I received an e-mail from my online friend, Hanna Massad, who pastors in the Gaza Strip. One of h…
Arrived home safely after spending a week teaching FLAME Courses in Denton, Maryland. The classes (Evangelism and Spiritual Formation) went very well and seemed to be quite helpful to the students. Several amazing things happened this week -- but I don't have time to write about them now.
Hannah and Cathy are playing in an orchestra tonight -- and so I'm going to be a Patron of the Arts.
Our Youth and Worship pastor, Loretta, happened to visit Christ Church in Savannah, Georgia last week. It's where John Wesley pastored briefly, while he was a "missionary" in America. Wesley was followed by George Whitefield. The vestry of this historic congregation voted September 30 to withdraw from the Episcopal Church and place themselves under the authority of the Bishop of Uganda. This is in response to a drifting of the Episcopal Church from historic orthodoxy as expressed by the Anglican Communion around the world. There will be a congregational vote tomorrow, Sunday, Oct 14 during their 11:00 service to express agreement or disagreement with this action. The Bishop of Georgia isn't too thrilled, but I'm pretty sure both Wesley and Whitefield would enthusiastically endorse these revolutionary renegades.
My dear friends, Kent and Hannah Peterson, have recently established International Treasures, a non-profit company to import goods from developing countries, selling them here in the States, and then putting the profits into Mission Work.
Currently, they are selling items from our brothers and sisters in Nicaragua -- but soon they will have items from Swaziland as well as other countries.
My brother Steve recently shared this with me: Yesterday I went to the doctor for my yearly physical. My blood pressure was high, my cholesterol was high, I'd gained some weight, and I didn't feel so hot. My doctor said eating right doesn't have to be complicated and it would solve my physical problems. He said just think in colors; Fill your plate with bright colors; greens, yellows, reds, etc. I went right home and ate an entire bowl of M&M's and sure enough, I felt better immediately. I never knew eating right could be so easy!!
Our son, Adam is 21 years old today. Doesn't seem possible. It was just yesterday when we brought him home from the hospital. He's now older than I was when I married Cathy!
We are really proud of the fine young man he has become, and look forward to seeing him and his lovely fiancee', Allegra, this weekend.
On another note -- I've been under the weather for the past 24 hours. Pray for me. I have a funeral and a board meeting tomorrow, on top of preparing for FLAME classes I'm teaching next week in Maryland.
I once heard a story about a 16th century Jesuit mission in Brazil. After a long interaction with the people and some individual conversions, the chief decided to become a Christian (presumably bringing with him the rest of the tribe). As part of the process, the chief met with the leader of the mission to be examined. The priest began asking doctrinal questions. He asked the chief, "How many natures does our Lord have?" The chief responded, "As many natures as you say he has, Father."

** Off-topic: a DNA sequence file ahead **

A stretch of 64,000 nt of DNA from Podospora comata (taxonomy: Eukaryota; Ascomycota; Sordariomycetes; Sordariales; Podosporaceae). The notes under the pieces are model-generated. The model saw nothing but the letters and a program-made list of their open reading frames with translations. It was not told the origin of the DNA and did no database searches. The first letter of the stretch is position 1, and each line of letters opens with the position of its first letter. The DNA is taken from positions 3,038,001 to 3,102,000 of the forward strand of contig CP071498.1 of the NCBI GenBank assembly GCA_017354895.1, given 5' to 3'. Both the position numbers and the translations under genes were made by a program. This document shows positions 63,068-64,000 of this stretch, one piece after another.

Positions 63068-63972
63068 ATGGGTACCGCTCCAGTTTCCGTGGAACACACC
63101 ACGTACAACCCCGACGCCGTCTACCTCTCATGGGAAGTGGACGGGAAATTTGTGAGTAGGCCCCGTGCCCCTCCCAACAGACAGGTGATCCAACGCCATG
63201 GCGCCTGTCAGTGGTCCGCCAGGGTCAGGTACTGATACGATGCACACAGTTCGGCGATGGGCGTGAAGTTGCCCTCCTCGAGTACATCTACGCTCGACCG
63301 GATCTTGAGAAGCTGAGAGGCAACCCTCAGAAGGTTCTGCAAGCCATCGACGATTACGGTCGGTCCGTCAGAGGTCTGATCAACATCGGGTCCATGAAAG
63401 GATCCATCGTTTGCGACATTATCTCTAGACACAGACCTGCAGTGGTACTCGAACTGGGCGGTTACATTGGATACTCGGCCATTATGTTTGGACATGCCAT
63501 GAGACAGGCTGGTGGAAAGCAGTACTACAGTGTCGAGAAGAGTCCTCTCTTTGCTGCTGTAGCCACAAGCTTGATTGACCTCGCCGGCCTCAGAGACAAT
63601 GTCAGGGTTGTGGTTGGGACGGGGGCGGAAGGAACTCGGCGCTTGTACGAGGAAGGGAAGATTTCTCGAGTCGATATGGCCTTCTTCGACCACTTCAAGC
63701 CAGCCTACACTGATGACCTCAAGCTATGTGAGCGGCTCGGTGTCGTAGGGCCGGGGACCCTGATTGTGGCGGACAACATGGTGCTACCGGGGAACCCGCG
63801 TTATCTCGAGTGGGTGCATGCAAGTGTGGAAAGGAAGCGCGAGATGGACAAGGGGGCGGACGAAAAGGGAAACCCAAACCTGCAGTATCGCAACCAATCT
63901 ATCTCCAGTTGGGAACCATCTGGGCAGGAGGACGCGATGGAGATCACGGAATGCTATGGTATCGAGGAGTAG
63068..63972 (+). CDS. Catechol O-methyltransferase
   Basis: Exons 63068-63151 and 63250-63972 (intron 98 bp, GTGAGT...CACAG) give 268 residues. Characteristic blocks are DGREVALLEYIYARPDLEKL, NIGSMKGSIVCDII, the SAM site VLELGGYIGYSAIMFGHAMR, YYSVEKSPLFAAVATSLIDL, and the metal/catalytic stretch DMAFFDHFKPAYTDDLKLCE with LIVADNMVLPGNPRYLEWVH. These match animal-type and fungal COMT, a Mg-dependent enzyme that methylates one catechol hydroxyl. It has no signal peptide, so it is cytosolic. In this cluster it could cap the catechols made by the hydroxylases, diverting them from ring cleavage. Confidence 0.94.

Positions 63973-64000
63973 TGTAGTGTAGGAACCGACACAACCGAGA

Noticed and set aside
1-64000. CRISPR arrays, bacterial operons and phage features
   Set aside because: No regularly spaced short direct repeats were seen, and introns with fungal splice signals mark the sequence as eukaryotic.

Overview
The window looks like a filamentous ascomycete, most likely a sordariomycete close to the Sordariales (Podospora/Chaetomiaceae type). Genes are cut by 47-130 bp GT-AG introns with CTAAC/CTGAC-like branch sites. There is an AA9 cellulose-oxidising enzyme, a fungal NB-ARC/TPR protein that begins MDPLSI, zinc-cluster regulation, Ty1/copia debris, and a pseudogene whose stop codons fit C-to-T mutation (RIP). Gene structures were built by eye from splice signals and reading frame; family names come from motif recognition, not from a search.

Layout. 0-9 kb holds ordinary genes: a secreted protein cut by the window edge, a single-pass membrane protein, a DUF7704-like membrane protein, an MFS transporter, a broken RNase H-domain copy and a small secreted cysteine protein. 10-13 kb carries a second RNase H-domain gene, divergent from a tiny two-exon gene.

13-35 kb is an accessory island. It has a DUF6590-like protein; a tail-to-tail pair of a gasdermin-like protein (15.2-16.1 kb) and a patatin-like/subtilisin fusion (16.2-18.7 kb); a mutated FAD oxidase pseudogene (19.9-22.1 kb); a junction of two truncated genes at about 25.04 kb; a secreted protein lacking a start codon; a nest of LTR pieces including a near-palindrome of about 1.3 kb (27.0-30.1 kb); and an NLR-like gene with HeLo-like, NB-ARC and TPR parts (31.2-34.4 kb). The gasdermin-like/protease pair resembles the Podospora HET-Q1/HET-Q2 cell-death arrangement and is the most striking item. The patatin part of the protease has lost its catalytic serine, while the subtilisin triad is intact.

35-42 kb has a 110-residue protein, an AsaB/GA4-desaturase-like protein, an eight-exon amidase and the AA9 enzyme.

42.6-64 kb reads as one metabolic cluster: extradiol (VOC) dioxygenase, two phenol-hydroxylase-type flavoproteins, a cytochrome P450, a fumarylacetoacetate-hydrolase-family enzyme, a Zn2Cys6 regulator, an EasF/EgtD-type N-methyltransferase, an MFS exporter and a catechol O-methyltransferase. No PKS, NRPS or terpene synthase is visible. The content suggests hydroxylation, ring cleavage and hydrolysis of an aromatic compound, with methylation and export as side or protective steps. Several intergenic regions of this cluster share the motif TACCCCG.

Setting aside the more obvious missiological issues surrounding such a tale, this story raises for me the question of the role of submission in belief. To what extent was the chief's answer the right one?
Specifically, what role should submission to one's church play in belief? Does submission spoil belief? Is belief possible without submission?
Our daughter, Hannah, turns 11 years old today! What a happy celebration! As I write this morning, the Monkey Bread is already in the oven. We snapped this picture a few weeks ago, while passing through the little village of Hanna, Indiana on Route 30. Turned it into an ice cream stop. What a lucky kid -- identical double digits -- and she has a town named after her. I've never yet found a town named "Mark."
Great blog interview of Bob Roberts at Ed Stetzer's blog -- Glocalization! Over 100 congregations have been planted from Bob's church, Northwood Community, in Texas. Just yesterday, my dear friend, Roger Ciskie, told me that Summit Church in Naples, Florida (where he attends), has grown to 1200 people, since it launched three years ago. This week, they'll open their new facility -- which seats 600 -- intentionally. They have also launched eight other congregations during that short span of time. Their main focus is not just to build a bigger church and hope the community comes. Rather, they believe God is calling them to reach out and bring the love of Jesus to every man, woman, boy and girl in the entire region -- and to also bless the nations. That requires multiple churches. Now, that's missional! I've been re-reading Phil Stevenson's excellent book on this subject, The Ripple Church. Ordered a copy of it for all my board members and pastoral staff. What's be…
Tonight, a debate between two academic heavyweights will be on the radio: Richard Dawkins, known as "Darwin's Rottweiler" author of The God Delusion v.s. Christian apologist and scientist, Dr. John Lennox, author of God's Undertaker: Has Science Buried God? Sounds like an interesting program, and quite a match-up. I predict Lennox with a KO in the first round. More details here